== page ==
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  41. #141  
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    Do you realize that you've just proposed eliminating public schooling, public water and treatment plants, public roads, public libraries, and most police and fire departments? That seems a bit short-sighted to me. You also just killed a lot of old people who simple cannot survive without social security and medicare. Sorry gramps... It seems death panels really are a problem... at least, that is, if you follow the thinking above.
    No inow, the Federal Government does not provide any of these services and in many cases where you may think they do (Federal Park/Recreation), those are today being operated by 'private industry'. In fact, where there is some coop spending (Federal Highways), it's almost a chaotic joke, where the Federal Collects Excise (user fees on Gasoline/diesel) Taxes from State business and redistributes back to the States, pretty much as they please. All States/County/Towns pay for ALL roads, other than a portion of US Highway and the Interstate System. Any Grants given the States for education are, to ASSIST in paying for other Federal mandates on Public Schools, such as testing (No Student Left Behind), bi-lingual education, access for handicapped and so forth.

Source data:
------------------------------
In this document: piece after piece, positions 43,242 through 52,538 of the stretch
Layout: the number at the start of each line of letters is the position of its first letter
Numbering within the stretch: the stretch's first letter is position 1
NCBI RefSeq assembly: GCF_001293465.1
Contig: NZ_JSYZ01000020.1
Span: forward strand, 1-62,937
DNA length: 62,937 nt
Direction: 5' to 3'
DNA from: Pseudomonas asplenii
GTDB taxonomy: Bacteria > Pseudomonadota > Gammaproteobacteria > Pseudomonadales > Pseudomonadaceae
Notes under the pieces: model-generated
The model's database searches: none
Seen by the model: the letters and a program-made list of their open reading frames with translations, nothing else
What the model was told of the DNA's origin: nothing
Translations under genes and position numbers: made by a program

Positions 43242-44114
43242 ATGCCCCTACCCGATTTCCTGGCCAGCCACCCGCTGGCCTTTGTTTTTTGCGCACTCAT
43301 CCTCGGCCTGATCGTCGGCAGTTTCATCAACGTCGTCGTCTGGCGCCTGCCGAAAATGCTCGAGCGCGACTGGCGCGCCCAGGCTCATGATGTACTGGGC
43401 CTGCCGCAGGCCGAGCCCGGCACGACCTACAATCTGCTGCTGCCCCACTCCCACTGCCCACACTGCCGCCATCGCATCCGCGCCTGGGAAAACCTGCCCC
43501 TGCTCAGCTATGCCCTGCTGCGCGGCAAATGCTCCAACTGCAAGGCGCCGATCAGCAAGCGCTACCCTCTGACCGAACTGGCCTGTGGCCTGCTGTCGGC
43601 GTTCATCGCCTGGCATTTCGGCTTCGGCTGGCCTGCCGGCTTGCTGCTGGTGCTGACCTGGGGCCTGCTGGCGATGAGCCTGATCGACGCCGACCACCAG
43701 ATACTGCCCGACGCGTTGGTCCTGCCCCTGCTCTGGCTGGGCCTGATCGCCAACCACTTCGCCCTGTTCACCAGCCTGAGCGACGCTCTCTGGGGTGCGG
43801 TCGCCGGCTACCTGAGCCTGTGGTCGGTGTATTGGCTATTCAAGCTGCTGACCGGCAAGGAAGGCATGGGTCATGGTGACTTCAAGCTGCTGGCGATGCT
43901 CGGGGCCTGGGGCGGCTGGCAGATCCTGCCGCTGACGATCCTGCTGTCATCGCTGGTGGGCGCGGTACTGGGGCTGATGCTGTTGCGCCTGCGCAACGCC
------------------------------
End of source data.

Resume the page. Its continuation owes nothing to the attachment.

Just to educate k-12 Texas 2.5M students at the National average per student of 10k/, your talking about 25B$, where the entire US Education Department, budget for 2009FY was 53B$ for the entire Country, then about 20B$ was required to be distributed, not used as administrative cost.

    Compare that to NASA at $19 Billion, Education at $53 Billion, and Department of Transportation at $73 Billion.
    http://www.federalbudget.com/

    For the complete story;

    http://www2.ed.gov/about/overview/bu...t09/index.html

    Another breakdown;

    http://www.whitehouse.gov/omb/rewrit...education.html



    A i l; Okay, assume your 15YO, from you profile, interested in Political Science and have a basic interest in the 'Ron Paul' style of Libertarian for governance. Is this about right and who will you be 'interning' with? What's being discussed here, is of more importance to your future, than most here today...

    President Bush, felt what was then current and fortunately still is, the control over Public Schools by the State and/or district school boards. He wanted to assist in showing success or failure, by district performance, under testing, which is not intrusion in my mind.

    Pretend you are a member of the US House, and want to legislate a five point policy, that will in the end promote the Country, you wish to live and participate in...